Niacin/Laropiprant Products to Be Withdrawn in EU Next Week

Disclosures

January 18, 2013

LONDON — The European Medicines Agency (EMA) has today confirmed its recommendation to suspend three identical niacin/laropiprant products--Tredaptive, Pelzont, and Trevaclyn--for the treatment of adults with dyslipidemia [1]. "Doctors should no longer prescribe these medicines and should review patients' treatment options," says the EMA in its statement, which notes that the medicines will no longer be available in the European Union starting next week, January 21 2013.

Niacin/laropiprant has been marketed under one of these trade names by Merck Sharp & Dohme in all EU member states except Bulgaria, France, and Romania since 2008.

The decision is no surprise; a week ago, the Pharmacovigilance Risk Assessment Committee (PRAC) of the EMA recommended that the marketing, supply, and authorizations of these three agents be suspended across the EU, and Merck said separately it would suspend the products worldwide, working with individual countries on a case-by-case basis.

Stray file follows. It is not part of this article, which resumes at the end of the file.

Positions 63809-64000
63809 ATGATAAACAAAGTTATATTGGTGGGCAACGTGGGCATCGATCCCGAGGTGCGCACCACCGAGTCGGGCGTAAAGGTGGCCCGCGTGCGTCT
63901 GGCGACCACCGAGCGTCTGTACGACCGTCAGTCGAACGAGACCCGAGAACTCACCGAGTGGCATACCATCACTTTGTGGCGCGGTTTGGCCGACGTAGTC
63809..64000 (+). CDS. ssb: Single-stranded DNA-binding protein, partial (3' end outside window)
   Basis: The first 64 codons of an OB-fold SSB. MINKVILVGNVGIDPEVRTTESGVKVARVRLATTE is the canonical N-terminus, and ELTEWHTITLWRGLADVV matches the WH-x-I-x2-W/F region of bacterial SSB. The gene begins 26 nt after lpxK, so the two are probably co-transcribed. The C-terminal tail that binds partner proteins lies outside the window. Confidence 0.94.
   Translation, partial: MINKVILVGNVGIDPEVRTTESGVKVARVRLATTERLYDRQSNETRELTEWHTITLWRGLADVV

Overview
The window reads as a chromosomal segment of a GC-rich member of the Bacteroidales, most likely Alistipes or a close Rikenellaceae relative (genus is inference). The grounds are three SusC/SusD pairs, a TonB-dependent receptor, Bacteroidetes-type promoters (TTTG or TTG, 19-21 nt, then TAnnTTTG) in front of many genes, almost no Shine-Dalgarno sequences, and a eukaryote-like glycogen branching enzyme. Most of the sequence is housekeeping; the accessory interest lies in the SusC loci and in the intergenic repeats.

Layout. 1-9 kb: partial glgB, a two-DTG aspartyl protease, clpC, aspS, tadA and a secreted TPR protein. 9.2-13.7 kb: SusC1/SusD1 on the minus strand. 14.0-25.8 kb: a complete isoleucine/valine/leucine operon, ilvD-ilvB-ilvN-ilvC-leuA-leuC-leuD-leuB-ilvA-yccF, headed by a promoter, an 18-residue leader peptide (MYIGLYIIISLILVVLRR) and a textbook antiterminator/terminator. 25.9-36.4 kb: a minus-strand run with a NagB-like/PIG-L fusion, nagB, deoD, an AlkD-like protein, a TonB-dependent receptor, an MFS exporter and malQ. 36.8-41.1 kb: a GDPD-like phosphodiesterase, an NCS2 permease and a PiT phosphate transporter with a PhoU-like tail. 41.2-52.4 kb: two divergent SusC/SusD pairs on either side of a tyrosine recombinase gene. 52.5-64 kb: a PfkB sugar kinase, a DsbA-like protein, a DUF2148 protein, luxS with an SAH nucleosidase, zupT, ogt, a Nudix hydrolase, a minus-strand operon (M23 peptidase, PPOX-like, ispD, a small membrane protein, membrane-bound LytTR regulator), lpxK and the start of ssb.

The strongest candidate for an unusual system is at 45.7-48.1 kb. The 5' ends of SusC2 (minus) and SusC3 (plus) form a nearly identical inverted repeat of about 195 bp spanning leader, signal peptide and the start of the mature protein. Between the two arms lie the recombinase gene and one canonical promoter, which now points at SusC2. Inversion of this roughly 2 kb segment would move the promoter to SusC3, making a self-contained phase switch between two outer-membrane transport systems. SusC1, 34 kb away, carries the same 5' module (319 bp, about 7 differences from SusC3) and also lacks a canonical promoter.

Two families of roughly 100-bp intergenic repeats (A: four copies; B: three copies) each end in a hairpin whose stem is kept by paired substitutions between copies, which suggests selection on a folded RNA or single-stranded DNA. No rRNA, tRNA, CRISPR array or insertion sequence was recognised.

Today's announcement follows a meeting this week of the EMA's Committee for Medicinal Products for Human Use (CHMP), which opted to follow last week's recommendation by the PRAC. The CHMP opinion will now be forwarded to the European Commission, which will issue a final decision in due course.

Patients currently taking these medicines should "make a nonurgent appointment with their doctor to discuss their treatment," says the CHMP. "Pharmacists should refer patients on new or repeated prescriptions for Tredaptive, Pelzont, and Trevaclyn to the treating doctor," it adds.

The decision has been made in the wake of the HPS-2 THRIVE results, the EMA reiterates. "The results of the study, which are still preliminary, indicated that taking nicotinic acid/laropiprant together with a statin has no significant additional benefit in reducing the risk of major vascular events such as heart attack and stroke, compared with statin therapy alone. In addition, a higher frequency of nonfatal but serious side effects was seen in patients taking these medicines." These adverse events included bleeding (intracranial and gastrointestinal), myopathy, infections, and new-onset diabetes, it notes.

Having reviewed the results of the study, the CHMP concluded that "the benefits of Tredaptive, Pelzont, and Trevaclyn no longer outweigh the risks, and their marketing authorizations should be suspended."

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